Exploring the history of Phoenix, Arizona, just for fun. Advertising-free, supported by my patrons on Patreon. Thank you!

Crazy people in old-time, and modern Phoenix, Arizona



Yes, I know you're not supposed to use the word "crazy" when you see a crazy person. There are other expressions that are kinder and more gentle, like challenged, or possibly insane. But I heard comedian Chris Rock say, "Whatever happened to crazy?" and I gotta tell ya, it's alive and well, and I've seen a lot of it living in the Phoenix area. Of course I'm sure being a crazy person isn't limited to Phoenix, but that's what I'd like to look at right now.

Every summer my friends in California ask me if I'm crazy to live where the temperatures get over 100 degrees, and sometimes over 120. And they mean it in an affectionate way. In fact, that's usually how the word "crazy" is used nowadays, not actually directed at people who acting in a way that kinda makes you want to not look at them, and possibly quietly wander off.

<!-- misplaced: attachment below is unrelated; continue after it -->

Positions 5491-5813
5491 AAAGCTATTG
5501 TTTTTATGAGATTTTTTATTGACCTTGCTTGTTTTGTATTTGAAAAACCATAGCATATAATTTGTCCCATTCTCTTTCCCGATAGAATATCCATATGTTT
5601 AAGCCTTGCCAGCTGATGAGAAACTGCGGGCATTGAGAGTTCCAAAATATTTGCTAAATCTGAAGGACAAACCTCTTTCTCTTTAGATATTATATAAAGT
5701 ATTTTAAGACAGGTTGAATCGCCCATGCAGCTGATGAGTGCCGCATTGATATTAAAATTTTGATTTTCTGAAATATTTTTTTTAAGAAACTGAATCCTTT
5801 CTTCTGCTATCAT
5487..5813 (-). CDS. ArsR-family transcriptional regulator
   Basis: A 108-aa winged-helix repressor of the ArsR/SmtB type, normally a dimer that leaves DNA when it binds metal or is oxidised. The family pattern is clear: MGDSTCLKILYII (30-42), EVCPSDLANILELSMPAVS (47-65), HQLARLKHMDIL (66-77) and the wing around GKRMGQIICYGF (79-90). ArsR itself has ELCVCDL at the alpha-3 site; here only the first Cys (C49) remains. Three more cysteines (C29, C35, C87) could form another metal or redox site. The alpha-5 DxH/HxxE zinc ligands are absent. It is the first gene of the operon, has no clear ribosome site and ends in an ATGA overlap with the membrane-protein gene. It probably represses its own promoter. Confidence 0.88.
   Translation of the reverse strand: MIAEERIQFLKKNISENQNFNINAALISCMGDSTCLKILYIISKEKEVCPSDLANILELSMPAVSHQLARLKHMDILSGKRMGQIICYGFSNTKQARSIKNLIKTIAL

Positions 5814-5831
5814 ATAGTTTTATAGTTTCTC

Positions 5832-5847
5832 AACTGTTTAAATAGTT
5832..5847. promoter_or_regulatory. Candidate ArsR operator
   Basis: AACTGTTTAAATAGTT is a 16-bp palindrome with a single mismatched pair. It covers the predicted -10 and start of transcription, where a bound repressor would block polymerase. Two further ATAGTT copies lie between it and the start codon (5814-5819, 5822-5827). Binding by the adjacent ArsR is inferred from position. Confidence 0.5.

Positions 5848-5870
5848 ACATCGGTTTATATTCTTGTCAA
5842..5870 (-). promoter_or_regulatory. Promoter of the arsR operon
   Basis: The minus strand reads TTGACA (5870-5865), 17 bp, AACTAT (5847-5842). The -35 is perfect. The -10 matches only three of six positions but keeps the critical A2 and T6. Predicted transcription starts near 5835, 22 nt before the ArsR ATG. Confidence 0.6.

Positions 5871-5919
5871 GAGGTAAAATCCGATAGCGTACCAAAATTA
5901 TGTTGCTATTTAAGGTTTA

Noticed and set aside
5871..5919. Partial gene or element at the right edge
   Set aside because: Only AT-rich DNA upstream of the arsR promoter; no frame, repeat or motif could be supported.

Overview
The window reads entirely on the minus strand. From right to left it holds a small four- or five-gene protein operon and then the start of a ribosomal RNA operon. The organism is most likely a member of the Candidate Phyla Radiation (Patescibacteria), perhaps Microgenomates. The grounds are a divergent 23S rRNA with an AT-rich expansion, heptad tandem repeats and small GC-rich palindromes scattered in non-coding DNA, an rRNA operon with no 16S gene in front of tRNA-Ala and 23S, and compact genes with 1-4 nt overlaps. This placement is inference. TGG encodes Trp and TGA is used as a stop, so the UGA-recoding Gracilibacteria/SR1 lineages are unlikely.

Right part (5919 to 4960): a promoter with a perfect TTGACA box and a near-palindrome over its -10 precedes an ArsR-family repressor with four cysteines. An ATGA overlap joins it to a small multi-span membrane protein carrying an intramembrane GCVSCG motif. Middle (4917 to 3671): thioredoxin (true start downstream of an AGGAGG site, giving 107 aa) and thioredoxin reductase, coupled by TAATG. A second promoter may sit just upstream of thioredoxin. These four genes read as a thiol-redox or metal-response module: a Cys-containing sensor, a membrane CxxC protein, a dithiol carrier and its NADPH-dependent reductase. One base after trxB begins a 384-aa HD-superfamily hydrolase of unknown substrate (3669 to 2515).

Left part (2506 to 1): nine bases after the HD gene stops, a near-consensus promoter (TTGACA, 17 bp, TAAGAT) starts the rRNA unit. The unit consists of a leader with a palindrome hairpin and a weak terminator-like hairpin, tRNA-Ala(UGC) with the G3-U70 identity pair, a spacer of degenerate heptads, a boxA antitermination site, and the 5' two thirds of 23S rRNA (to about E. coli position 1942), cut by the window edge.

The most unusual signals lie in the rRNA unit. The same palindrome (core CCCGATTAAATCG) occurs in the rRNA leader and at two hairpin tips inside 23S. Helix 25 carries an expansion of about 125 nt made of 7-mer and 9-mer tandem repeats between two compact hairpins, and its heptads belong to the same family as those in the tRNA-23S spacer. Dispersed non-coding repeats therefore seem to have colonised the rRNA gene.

So, sanity is something that is hard to measure. When I'm out in public, I like to use the police definition of someone who "seems reasonable". Their insanity could be temporary, cause by some type of substance abuse, so my feeling is that if someone is acting in a crazy way, it's a free country, and they're welcomed to it, as long as they aren't hurting anyone.


Of course there's a legal definition to insanity, which I know from first-hand experience when I had my car stolen back in the '90s. They caught the thief, after a police chase, and they put him not in jail, but in a special place to serve out his sentence. I got letters, and although the word "crazy" was never used, I often joked that anyone who would have stolen my car at the time was crazy. It was a good-looking car, but it had been a lemon since the day I got it. I don't remember where they locked him up, but I figure 24th and Van Buren.

Anyway, I won't use the word "crazy", I promise. It will still pop into my head when I see a particular behavior, and I'll just try to distance myself. Go in peace.

Image at the top of this post: 1906 article from the Phoenix newspaper. Presumably modern life had just gotten to him.

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